The safety profile of pembrolizumab plus lenvatinib combination was reported in two studies (NCT02501096, NCT03517449) (51,54). In KEYNOTE-146 trial, any-grade TRAEs occurred in 96.8% (120/124) of patients and grade ≥3 TEAEs occurred in 66.9% (83/124) of patients (51). In KEYNOTE-775, grade ≥3 TEAEs were reported in 89% of patients. Overall, 15.3–30.8% of patients discontinued lenvatinib, 12.1–18.7% discontinued pembrolizumab and 8.9–14% discontinued both study drugs due to treatment-related AEs. Τhe most common TRAEs reported were: hypertension (59.7–64%), diarrhea (52.4–54%), hypothyroidism (43.5–57%) and nausea (38.7–50%). Of note, the recommended starting dose of 20mg lenvatinib treatment was associated with higher discontinuations (100 vs. 69.2%, P=0.01) and treatment interruptions (93.3 vs. 73.1%, P=0.09) compared with the lower starting dose of 14 mg (50).


Generally, pembrolizumab administered either as a single agent or in combination with other compounds is a safe and well-tolerated drug for multiple solid tumors (57,58). Molecular characterization of the tumor is a prerequisite for guiding therapeutic selection of pembrolizumab in EC patients. All the ongoing clinical trials with pembrolizumab as a single agent or in combination with other treatment regimens are presented in Table II.

Table II.

Ongoing clinical trials of pembrolizumab in endometrial cancer.

Table II.

Ongoing clinical trials of pembrolizumab in endometrial cancer.

Trial Registration no. Phase Study population Estimated enrollment, n Status Treatment regimens Estimated completion year
NCT04214067 3 Newly diagnosed early stage (stage I/II) high/intermediate risk dMMR EC 168 Recruiting Pembrolizumab plus radiation (EBRT and vaginal brachytherapy) vs. radiation treatment 2024
LEAP-001 NCT03884101; NCT04865289 3 Advanced (stage III/IV) or recurrent EC 875 Active, not recruiting Pembrolizumab plus lenvatinib vs. chemotherapy (carboplatin/paclitaxel) 2023
KEYNOTE-775 (85.5) NCT03517449 3 Advanced/recurrent EC 827 Active, not recruiting Pembrolizumab plus lenvatinib vs. physician's choice (paclitaxel or doxorubicin) 2023
NCT03914612 3 Advanced (stage III/IV) or recurrent EC 810 Recruiting Pembrolizumab plus carboplatin/paclitaxel vs. placebo plus carboplatin/paclitaxel 2023
KEYNOTE-B21 NCT04634877 3 Newly diagnosed high risk EC (stage III/IVA or stage I/II with myometrial invasion or stage I/II with myometrial invasion with aberrant p53 expression/mutation) 990 Recruiting Pembrolizumab plus chemotherapy (carboplatin plus paclitaxel/docetaxel) +/− radiation vs. placebo plus chemotherapy (carboplatin plus paclitaxel/docetaxel) +/− radiation 2025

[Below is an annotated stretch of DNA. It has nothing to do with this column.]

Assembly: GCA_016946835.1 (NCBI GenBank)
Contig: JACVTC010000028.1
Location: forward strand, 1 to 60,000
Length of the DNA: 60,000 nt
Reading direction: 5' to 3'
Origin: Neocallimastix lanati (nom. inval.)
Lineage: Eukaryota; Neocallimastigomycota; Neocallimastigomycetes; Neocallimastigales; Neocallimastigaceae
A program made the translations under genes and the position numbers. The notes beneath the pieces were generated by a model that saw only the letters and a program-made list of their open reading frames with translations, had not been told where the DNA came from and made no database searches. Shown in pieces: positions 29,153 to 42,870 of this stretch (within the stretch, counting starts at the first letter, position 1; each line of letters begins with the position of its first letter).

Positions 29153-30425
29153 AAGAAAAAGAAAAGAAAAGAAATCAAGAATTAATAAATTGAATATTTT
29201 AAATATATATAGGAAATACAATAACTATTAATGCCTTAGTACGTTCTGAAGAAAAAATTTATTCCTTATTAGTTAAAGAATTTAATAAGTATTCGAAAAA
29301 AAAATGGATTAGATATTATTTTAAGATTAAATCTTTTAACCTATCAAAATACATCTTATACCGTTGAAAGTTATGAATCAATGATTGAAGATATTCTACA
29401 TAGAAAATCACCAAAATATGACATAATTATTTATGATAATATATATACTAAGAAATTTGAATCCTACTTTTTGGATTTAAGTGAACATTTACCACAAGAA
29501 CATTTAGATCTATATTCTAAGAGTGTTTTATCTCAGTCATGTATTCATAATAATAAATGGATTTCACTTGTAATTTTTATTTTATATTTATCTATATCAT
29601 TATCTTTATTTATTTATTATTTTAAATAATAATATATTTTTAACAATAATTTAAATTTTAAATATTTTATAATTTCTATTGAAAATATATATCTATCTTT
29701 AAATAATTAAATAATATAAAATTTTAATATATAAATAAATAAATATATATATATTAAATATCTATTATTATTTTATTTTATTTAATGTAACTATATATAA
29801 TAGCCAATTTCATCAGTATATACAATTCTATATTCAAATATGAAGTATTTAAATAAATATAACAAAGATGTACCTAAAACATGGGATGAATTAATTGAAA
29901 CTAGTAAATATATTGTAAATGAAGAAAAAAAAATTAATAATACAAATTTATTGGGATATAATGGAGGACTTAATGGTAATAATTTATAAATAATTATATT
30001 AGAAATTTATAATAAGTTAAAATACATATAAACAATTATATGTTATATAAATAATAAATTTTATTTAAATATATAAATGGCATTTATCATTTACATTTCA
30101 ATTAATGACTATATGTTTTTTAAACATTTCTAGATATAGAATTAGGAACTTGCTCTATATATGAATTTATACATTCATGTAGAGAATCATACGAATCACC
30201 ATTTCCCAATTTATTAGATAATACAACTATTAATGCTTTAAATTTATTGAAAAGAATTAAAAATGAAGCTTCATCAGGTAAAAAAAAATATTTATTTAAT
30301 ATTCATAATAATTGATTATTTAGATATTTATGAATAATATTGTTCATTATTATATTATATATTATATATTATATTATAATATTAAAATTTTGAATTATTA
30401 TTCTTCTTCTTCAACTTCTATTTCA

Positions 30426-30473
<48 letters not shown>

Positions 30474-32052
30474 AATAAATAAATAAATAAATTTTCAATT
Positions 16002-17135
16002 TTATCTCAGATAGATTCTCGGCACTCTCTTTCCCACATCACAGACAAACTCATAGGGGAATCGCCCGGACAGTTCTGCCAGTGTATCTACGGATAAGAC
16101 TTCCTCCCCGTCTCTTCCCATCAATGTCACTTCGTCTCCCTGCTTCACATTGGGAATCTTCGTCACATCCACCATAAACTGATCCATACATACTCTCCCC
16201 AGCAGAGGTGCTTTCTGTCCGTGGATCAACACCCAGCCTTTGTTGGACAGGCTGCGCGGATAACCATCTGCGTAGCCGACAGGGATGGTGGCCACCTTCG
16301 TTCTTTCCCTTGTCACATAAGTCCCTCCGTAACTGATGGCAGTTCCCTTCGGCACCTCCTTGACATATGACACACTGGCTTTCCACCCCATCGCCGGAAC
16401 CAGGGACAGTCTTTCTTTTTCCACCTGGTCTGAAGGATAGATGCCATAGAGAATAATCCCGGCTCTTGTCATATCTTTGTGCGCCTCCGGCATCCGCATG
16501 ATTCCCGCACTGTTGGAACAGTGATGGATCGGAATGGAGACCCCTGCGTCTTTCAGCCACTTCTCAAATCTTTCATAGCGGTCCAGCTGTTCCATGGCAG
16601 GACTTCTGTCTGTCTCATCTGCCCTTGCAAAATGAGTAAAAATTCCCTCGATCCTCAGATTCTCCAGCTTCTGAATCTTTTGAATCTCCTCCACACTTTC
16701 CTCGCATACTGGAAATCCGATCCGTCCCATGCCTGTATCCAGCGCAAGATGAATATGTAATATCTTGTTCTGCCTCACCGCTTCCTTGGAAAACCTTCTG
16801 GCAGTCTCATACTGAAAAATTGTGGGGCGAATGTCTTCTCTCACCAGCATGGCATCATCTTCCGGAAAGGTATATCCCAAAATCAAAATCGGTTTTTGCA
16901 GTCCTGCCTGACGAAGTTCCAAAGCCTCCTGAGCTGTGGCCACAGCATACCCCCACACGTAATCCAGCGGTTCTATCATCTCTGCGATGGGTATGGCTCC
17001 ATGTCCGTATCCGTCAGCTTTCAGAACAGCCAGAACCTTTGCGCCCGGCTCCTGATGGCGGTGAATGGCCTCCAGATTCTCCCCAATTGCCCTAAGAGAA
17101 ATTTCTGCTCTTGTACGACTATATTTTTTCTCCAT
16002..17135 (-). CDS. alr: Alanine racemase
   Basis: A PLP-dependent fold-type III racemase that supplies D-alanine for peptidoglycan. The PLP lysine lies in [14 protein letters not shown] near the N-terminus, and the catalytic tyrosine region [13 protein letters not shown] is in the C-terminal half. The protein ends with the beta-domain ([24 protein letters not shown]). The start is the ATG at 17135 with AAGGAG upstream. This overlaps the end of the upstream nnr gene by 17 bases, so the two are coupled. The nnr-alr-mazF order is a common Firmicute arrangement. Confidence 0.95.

TOPIC NCT03276013 2 Advanced/recurrent EC 48 Active, not recruiting Pembrolizumab plus doxorubicin 2021
NCT03835819 2 Microsatellite stable (MSS) advanced or recurrent EC 35 Recruiting Pembrolizumab plus mirvetuximab soravtansine 2023
NCT02501096 01-Feb Metastatic solid tumors (EC, RCC, NSCLC, melanoma, urothelial, HNSCC) 357 Active, not recruiting Pembrolizumab plus lenvatinib 2023
NCT02899793 2 Metastatic or recurrent hypermutated/ultramutated (MMR deficient) EC 25 Active, not recruiting Pembrolizumab 2022
NCT02549209 2 Adavanced or recurrent EC 46 Active, not recruiting Pembrolizumab plus carboplatin/paclitaxel 2021
KEYNOTE-158 NCT02628067 2 Advanced solid tumors (EC, biliary, cervical, thyroid, vulvar, anal cancer, SCLC, salivary gland, parotid cancer, etc.) 1595 Recruiting Pembrolizumab 2026
PRIMMO NCT03192059 2 Advanced or recurrent EC, cervical cancer or uterine sarcoma 43 Recruiting Immunomodulatory cocktail (vitamin D, aspirin, cyclophosphamide and lansoprazole),followed by pembrolizumab plus radiation 2022
NCT04197219 2 Recurrent MSI-H/dMMR EC 0 Withdrawn Pembrolizumab plus axitinib
NCT04781088 2 Recurrent EC, epithelial ovarian, fallopian tube or primary peritoneal cancer 47 Not yet recruiting Lenvatinib plus pembrolizumab plus paclitaxel weekly 2024
ATAPEMBRO NCT04014530 01-Feb Metastatic deficient/proficient CRC and MMR deficient EC 47 Recruiting Pembrolizumab plus ataluren 2023
GYNET (64) NCT04652076 01-Feb Advanced/recurrent EC or cervical cancer 240 Recruiting NP137 plus carboplatin/paclitaxel and/or pembrolizumab 2024
FIGHT-101 NCT02393248 01-Feb Advanced malignancies with genetic alterations in FGF or FGFR genes (EC, lung cancer, BC, gastric cancer, urothelial cancer, etc.) 201 Active, not recruiting Pemigatinib FGFR inhibitor (INCB054828) plus pembrolizumab or pemigatinib plus other treatment regimens (docetaxel, trastuzumab, gemcitabine/cisplatin, retifanlimab) 2021
NCT04278144 01-Feb HER2-expressing advanced malignancies refractory to available treatment (BC, EC, gastric cancer, etc.) 390 Recruiting BDC-1001 (anti-HER2 monoclonal antibody conjugated to a TLR 7/8 dual agonist) +/− pembrolizumab 2023
NCT01174121 2 Advanced or metastatic solid tumors refractory to standard chemotherapy (BC, ovarian cancer, EC, upper/lower gastrointestinal, hepatobiliary, genitourinary tumors or glioblastoma) 91 Suspended Autologous tumor infiltrating lymphocytes (TILs) +/− pembrolizumab 2024
FIERCE (58) NCT03932409 1 High/intermediate risk EC (grade 2/3 tumor, (+) lymphovascular space invasion, outer half myometrial invasion, etc.) 20 Recruiting Pembrolizumab plus vaginal cuff brachytherapy (VCB) followed by pembrolizumab plus chemotherapy 2023